My focus upon the two incidents of voter suppression described above should not be taken to indicate that voter suppression through deceptive practices is rare. On the contrary, additional evidence abounds of the use of deceptive practices during recent election cycles to suppress the democratic participation of eligible voters. Voters are frequently provided false information about the time, place & manner of elections. In Virginia, Colorado, New Mexico and Ohio, for example, registered voters have recently been misinformed about their registration status in the days leading up to the elections through phone calls claiming that their registration was cancelled and threatening arrest if they tried to vote. Additionally, voters in New Mexico received phone calls that provided incorrect information about the constituents' voting place after the caller verified the voters' names and addresses. Whether these incidents would rise to the level of intentionally deceptive practices that would violate the Deceptive Practices and Voter Intimidation Prevention Act cannot be known without the investigations that would be required under S. 453.
Additional evidence also exists of recent incidents in which voters were intentionally deceived about voting requirements. In Lake County, Ohio, for example, a fraudulent memo written on fake Board of Elections letterhead was sent to county residents informing them that registration obtained through Democratic Party and NAACP registration drives were invalid. In Charleston County, South Carolina, certain voters received deceptive letters purporting to be from the NAACP that threatened voters with arrest if they had outstanding parking tickets or unpaid child support. In Pittsburgh, Pennsylvania, flyers printed on county letterhead advertised the wrong election date, stating that the voting date had been changed to one day later than the actual voting date. Also, poll workers at precincts across the country have often provided incorrect information regarding the identification required to vote. While many of these incidents may have been honest mistakes that would not trigger penalties under S. 453, in several of these incidents poll workers explained that they imposed additional identification requirements in order to keep non-citizens from voting.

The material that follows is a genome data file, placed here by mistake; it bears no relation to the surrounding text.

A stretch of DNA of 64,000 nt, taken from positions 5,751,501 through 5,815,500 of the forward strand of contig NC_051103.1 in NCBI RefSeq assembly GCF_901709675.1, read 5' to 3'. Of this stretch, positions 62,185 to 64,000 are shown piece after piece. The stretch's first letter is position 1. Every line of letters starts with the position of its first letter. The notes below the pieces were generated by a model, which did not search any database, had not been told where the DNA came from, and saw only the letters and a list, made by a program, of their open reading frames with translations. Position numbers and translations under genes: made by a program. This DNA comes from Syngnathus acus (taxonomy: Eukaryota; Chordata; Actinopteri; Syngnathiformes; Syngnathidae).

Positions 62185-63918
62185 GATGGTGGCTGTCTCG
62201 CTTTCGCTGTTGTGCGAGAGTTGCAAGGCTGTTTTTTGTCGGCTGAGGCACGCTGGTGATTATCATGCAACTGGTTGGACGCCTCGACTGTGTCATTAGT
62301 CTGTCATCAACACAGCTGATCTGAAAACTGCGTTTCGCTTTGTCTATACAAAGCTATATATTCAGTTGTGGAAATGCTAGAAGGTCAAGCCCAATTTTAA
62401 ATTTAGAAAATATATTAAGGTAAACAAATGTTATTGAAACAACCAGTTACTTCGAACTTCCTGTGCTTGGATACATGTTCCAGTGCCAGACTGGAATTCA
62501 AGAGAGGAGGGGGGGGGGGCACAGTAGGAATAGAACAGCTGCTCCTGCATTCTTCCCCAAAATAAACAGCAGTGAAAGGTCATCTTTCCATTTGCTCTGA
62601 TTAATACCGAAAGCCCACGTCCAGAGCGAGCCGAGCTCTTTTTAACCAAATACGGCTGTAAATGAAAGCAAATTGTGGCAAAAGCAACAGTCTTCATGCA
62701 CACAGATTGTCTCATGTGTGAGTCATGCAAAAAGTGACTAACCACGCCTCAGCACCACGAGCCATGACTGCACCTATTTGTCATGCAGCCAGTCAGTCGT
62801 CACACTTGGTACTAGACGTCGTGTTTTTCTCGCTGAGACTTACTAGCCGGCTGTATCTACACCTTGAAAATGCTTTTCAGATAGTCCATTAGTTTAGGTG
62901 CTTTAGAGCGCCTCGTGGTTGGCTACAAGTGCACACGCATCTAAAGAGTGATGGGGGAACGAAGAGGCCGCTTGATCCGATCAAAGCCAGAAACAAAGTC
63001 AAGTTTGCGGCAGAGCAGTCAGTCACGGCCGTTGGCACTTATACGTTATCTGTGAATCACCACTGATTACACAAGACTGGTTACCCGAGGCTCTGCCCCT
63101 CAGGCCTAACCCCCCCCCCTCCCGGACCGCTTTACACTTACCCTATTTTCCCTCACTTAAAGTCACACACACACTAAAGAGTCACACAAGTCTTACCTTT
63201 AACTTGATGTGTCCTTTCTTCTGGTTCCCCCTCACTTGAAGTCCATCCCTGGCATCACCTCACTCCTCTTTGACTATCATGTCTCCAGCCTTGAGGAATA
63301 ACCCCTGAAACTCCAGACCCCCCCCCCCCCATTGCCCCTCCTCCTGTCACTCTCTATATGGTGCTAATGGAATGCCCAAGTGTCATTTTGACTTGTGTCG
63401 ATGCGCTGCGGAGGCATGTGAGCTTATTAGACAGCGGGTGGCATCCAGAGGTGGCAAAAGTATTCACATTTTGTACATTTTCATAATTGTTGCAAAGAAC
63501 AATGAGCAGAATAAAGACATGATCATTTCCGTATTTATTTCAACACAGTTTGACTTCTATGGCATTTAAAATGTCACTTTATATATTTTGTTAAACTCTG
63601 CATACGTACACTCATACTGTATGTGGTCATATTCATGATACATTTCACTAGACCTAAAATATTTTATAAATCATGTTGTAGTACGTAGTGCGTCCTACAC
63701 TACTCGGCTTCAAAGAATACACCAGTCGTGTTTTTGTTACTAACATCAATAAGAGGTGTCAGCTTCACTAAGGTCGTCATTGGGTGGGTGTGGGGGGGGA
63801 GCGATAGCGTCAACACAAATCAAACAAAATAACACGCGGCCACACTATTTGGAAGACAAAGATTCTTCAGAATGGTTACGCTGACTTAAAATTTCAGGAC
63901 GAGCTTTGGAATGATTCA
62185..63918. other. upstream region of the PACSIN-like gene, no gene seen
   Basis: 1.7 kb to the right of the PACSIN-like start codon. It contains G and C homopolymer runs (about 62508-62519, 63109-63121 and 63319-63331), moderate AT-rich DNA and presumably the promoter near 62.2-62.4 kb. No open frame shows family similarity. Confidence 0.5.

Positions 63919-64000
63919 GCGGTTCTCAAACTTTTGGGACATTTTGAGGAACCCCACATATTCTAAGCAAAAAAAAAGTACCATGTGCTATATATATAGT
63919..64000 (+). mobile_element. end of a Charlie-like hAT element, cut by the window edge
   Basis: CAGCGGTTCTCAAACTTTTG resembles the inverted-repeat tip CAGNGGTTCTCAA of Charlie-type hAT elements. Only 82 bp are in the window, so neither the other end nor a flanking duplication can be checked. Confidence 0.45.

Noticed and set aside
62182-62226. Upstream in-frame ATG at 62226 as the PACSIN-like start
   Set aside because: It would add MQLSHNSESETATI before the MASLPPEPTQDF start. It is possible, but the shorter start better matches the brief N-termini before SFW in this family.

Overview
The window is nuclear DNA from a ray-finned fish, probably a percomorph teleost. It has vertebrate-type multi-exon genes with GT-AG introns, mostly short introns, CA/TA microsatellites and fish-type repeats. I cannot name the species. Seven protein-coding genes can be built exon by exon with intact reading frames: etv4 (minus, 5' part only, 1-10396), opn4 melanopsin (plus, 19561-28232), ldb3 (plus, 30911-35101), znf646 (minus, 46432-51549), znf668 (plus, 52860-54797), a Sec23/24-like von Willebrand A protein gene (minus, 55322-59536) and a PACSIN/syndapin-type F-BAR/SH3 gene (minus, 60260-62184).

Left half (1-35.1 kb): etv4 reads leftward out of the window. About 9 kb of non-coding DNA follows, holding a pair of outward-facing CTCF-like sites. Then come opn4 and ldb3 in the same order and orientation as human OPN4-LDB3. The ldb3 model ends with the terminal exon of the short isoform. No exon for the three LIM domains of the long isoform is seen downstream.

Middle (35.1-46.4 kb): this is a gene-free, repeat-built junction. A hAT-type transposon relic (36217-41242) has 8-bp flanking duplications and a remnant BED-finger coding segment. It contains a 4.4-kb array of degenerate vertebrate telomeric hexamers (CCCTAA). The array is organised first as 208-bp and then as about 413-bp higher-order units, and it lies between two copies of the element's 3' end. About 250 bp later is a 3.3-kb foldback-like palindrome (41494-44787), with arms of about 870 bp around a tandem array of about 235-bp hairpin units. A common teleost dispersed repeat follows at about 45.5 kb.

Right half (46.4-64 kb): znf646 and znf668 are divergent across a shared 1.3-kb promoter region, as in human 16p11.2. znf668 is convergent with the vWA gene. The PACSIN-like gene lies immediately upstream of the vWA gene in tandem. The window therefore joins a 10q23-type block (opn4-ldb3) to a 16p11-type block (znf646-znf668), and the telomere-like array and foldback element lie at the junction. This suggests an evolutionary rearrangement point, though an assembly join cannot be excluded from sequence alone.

MALDEF supports S. 453 as a remedy against voter intimidation and deceptive practices that limit Americans' ability to freely participate in the democratic process. Prevention of the reprehensible practices barred under S.453 strengthens democracy.